But Krueger’s men still had to take physical posses­sion of Leyte’s west coast, which the Japa­nese had lightly fortified. On Decem­ber 7 Krueger landed 8,500 men and equip­ment of his reserve 77th Infan­try Divi­sion near Ormoc City to inter­dict Japa­nese rein­force­ments, envelop the now cut-off forces, and exter­minate the enemy. The U.S. amphib­ious landing, the second on Leyte, was unopposed but sub­jected to kami­kaze air attacks. Three days later the port of Ormoc was in U.S. hands. On Decem­ber 14, artil­lery barrages, flame­throwers, armored bull­dozers, and hand-to-hand com­bat wore down enemy resis­tance, resulting in the 77th Division killing just over 1,500 enemy soldiers. In the second half of Decem­ber organ­i­zed Japa­nese com­bat units crumbled almost every­where on Leyte Island, though enemy pockets and stragglers con­tinued to be mopped up until early May 1945, long past the U.S. invasion of the main island of Luzon and the capture of Manila.

Two and One-Half-Month Battle of Leyte: First and Most Decisive Step in Recapturing and Liberating the Philippines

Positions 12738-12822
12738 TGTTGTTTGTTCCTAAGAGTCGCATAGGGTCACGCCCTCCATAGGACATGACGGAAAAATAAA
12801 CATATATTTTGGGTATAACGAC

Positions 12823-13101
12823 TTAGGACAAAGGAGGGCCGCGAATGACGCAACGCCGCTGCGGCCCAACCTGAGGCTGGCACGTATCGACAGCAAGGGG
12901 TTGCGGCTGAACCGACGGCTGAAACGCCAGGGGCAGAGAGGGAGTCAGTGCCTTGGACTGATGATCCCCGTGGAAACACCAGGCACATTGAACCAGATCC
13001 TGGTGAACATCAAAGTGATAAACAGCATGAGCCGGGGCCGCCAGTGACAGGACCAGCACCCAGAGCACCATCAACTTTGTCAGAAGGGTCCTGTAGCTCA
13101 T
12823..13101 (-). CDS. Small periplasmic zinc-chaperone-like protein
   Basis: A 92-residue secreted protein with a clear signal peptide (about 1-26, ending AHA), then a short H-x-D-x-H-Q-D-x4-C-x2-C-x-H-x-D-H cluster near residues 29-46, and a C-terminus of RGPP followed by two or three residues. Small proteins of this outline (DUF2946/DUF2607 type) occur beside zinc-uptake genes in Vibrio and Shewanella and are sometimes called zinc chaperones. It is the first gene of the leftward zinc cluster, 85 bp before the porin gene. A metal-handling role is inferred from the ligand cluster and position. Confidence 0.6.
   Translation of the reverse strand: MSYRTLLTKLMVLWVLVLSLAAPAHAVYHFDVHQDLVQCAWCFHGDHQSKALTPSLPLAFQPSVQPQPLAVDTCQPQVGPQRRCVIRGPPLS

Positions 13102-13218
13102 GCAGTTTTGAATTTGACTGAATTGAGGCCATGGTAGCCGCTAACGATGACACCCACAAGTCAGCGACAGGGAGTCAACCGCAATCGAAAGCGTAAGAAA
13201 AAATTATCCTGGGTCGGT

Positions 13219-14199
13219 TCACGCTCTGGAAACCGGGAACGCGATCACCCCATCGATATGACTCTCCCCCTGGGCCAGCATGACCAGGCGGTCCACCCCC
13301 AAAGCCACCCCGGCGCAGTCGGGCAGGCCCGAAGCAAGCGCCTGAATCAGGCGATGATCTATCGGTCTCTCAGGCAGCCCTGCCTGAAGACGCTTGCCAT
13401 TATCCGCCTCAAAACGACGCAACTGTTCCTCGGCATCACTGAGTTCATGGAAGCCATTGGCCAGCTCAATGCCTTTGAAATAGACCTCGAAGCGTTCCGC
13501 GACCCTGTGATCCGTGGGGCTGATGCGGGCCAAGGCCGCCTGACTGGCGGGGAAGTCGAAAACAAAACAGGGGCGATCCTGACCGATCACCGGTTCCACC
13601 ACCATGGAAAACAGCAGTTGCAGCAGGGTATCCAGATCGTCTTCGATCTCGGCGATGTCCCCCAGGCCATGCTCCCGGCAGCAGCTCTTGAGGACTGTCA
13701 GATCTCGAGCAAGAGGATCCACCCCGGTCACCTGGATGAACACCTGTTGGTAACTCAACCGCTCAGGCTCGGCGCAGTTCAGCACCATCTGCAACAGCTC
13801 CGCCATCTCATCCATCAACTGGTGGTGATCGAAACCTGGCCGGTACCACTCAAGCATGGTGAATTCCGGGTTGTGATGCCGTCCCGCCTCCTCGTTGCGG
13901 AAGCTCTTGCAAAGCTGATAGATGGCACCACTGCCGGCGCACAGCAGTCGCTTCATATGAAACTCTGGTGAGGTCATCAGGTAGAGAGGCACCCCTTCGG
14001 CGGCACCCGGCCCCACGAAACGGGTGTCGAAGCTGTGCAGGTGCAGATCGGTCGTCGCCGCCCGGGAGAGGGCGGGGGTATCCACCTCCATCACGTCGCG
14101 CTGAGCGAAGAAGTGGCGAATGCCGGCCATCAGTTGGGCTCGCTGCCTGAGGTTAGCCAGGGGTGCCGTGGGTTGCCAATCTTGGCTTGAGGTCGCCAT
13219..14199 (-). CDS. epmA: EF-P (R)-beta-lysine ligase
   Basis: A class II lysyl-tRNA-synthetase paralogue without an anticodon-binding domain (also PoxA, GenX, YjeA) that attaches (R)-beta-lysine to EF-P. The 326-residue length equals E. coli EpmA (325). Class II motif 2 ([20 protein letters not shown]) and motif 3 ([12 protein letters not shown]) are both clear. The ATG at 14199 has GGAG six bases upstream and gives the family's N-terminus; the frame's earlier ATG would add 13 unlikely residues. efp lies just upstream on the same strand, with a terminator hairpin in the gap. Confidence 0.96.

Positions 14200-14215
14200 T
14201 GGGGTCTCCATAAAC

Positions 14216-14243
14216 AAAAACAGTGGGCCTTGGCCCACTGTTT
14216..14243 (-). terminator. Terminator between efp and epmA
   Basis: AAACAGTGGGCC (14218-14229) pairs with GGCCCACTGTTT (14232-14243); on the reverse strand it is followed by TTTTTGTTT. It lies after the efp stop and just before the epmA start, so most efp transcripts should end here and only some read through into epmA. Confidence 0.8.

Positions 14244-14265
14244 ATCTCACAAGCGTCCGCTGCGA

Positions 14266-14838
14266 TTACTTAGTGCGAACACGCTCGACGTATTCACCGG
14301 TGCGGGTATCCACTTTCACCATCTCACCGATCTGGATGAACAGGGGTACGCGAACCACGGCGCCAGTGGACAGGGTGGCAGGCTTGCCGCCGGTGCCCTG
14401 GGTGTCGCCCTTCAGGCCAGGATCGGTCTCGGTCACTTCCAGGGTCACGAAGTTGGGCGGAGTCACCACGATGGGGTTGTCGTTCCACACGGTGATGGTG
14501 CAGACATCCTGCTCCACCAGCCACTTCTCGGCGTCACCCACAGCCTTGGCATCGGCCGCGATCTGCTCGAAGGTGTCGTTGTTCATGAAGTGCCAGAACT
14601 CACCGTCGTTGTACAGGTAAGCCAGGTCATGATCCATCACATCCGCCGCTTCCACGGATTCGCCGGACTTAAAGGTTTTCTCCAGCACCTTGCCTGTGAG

Battle of Leyte, October–December 1944

Above: Map of Leyte Island from the waist up. The Leyte Campaign cost the Japa­nese an esti­mated 49,000 mostly com­bat forces. U.S. losses included 13,399 battle and 13,410 non-battle casual­ties. Of these, the 77th Infan­try Divi­sion suffered 431 killed, 1,553, wounded, and 2,999 non-battle casual­ties. The rela­tively large num­ber of non-battle casual­ties indi­cates just how awful the com­bat arena was. An esti­mated 25,000 mal­nourished, diseased, and dispirited enemy troops survived on Leyte into 1945, for the most part bottled up in several pock­ets. Once the deci­sive Battle of Leyte ended on Decem­ber 31, 1944, many leading Japa­nese gave up all hope of retaining the Philip­pines, in so doing con­ceding to the Allies a critical bas­tion from which their home islands could be easily cut off from stra­te­gic mineral and agri­cul­tural resources in South­east Asia and the East Indies (Philip­pine Archi­pel­ago, Indo­ne­sian Archi­pel­ago, Borneo, and New Guinea) and from which the final, bitter assault on Japan could be launched.

Battle of Leyte: Gen. Douglas MacArthur landing on Leyte Island, October 20, 1944Battle of Leyte: U.S. infantrymen cautiously advance on a machine-gun nest on Leyte